Jo Faulkner was told she would develop bowel cancer,
she had her bowel removed - as did her son and daughter.
Now her 13-year-old granddaughter faces the same fate.
It was the moment
Jo Faulkner had always dreaded. 'I'm going to have my
bowel removed just like you,' said her son, Kelcey.
Shakily, he reached out to put his hand on his sister
Lyndy's arm - 'And so is she.'
For 34 years, Jo, 55, had fought the
cancer that had ravaged her body. She thought she had
faced life's hardest test - and won.
But now a simple test had turned her
life upside down, proving that Jo's two children and
even her 13year-old granddaughter, Leanne, carry the
same cancer gene that she does - one that will kill
them unless each of them has their bowel removed.
'It broke my heart to think that my
kids were going to have to go through serious surgery
at such a young age,' says Jo. 'I never thought I would
reach the age I have because of cancer, but the idea
that my children and grandchild would also suffer was
almost too much to bear. 'But we are a strong family
and we will get through this.'
Jo, a mobile hairdresser from Leicester,
first found a lump in her stomach when she was just
21. It was 1968 and life was good. She and husband Pete,
now 58, had a healthy two-year-old daughter, Lyndy,
now 37, and their son, Kelcey, now 35, had just been
She was washing up when she felt a
lump in her stomach as she brushed past the kitchen
counter. I went to the doctor the next day and was told
it was a tumour the size of a golf ball and that it
had to be removed immediately,' says Jo.
'It was only after I'd had the operation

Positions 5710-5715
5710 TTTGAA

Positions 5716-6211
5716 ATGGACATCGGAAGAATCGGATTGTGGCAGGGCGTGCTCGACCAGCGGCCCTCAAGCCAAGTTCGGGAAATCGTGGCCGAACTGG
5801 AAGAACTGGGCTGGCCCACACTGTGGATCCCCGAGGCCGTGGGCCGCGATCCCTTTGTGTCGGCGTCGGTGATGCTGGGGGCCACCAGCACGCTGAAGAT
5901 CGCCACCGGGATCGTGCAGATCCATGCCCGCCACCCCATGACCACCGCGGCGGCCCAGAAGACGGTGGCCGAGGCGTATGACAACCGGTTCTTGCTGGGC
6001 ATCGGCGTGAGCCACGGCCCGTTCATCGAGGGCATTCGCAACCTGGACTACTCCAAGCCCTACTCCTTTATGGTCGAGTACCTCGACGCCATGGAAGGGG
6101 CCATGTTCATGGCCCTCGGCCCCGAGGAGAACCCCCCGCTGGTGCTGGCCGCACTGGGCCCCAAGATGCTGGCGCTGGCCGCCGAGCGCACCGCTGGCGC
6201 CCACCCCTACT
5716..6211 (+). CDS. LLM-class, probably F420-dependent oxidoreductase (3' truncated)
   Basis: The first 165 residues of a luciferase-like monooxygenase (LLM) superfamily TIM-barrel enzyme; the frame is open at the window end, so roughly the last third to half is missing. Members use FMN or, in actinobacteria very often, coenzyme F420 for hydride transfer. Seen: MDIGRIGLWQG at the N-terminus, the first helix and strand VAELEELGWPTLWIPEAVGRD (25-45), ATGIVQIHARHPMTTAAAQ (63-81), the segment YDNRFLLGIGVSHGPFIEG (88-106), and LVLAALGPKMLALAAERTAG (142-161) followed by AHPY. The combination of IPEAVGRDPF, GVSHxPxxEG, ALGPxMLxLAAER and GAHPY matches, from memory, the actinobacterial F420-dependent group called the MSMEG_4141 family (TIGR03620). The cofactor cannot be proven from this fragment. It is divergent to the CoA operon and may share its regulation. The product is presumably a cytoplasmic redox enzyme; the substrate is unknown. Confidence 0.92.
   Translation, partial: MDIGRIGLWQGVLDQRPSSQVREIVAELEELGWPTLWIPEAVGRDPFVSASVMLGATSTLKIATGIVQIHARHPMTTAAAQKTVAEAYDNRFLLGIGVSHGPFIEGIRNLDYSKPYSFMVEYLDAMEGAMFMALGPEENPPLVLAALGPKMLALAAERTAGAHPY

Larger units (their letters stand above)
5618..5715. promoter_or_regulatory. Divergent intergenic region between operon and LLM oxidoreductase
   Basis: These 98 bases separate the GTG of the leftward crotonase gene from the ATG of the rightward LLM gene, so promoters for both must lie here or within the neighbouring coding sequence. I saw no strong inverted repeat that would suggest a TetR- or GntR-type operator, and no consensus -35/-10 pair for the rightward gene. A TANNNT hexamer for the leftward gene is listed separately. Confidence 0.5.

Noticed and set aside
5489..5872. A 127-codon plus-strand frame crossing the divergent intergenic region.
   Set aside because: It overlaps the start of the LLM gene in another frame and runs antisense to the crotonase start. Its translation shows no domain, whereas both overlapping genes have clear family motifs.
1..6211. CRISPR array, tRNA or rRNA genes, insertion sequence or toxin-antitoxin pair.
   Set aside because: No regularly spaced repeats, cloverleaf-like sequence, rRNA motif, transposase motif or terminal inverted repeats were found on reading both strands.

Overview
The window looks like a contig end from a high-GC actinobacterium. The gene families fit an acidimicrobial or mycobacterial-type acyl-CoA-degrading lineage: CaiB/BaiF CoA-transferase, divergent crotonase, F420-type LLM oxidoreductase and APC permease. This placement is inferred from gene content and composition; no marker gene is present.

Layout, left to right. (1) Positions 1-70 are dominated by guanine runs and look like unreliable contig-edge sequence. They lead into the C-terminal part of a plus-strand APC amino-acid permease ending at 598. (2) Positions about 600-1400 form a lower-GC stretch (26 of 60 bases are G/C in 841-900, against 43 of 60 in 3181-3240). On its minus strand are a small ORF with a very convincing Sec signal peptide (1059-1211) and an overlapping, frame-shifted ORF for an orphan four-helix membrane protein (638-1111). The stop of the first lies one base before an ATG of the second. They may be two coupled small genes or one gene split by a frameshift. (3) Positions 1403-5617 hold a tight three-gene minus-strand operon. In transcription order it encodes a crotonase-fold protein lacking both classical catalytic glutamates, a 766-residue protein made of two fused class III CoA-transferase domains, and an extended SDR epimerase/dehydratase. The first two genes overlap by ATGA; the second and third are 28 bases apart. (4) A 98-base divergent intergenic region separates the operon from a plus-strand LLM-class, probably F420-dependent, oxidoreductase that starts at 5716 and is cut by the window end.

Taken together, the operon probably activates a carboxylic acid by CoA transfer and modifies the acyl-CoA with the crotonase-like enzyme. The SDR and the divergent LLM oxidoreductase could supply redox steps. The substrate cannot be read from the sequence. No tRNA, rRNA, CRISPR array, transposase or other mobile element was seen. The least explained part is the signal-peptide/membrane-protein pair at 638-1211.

that I was told the lump had been cancerous. Hearing
that word was as if a death knell had been sounded for
me. 'I was faced with the prospect that I might not
live to see my children grow up. It was early December,
and I thought this could be my last Christmas.' Luckily,
the operation was a success, but only two years later,
another tumour appeared.
Over the next 15 years, Jo was
operated on in Leicester City General Hospital
every two years, having a total of seven tumours
removed. Then, at the age of 37, it seemed that
Jo was finally cancer free. There were no more
tumours, and it looked as if the cancer had retreated.
But just three years later, Jo
found yet another lump - this time in her breast.
'It was so unfair,' she says. 'To have gone through
so much pain just to have the cancer appear somewhere
else. I felt I might never be free of it.'
However, after an operation to
remove two lumps - which turned out not to be
cancerous - Jo felt healthier than ever, and for
the next five years she was tumour free.
though, it wasn't to be the end of her association with
cancer. Jo's cousin Ruth, who had also been fighting
cancer for years, had a genetic test, which showed she
had a gene called familial adenomatous polyposis (FAP)
- a rare condition where carriers are 100 per cent guaranteed
to get bowel cancer.
we had an explanation why my family were so susceptible
to bowel cancer,' says Jo.
went for a gene test myself, and it came back positive.
So my doctor told me I would need a colonoscopy - where
surgeons would look at my bowel through tiny cameras.'
Jo was told there was a five-year waiting list for the
operation, but she was reassured that she was in no
that time her thoughts turned to her children, Lyndy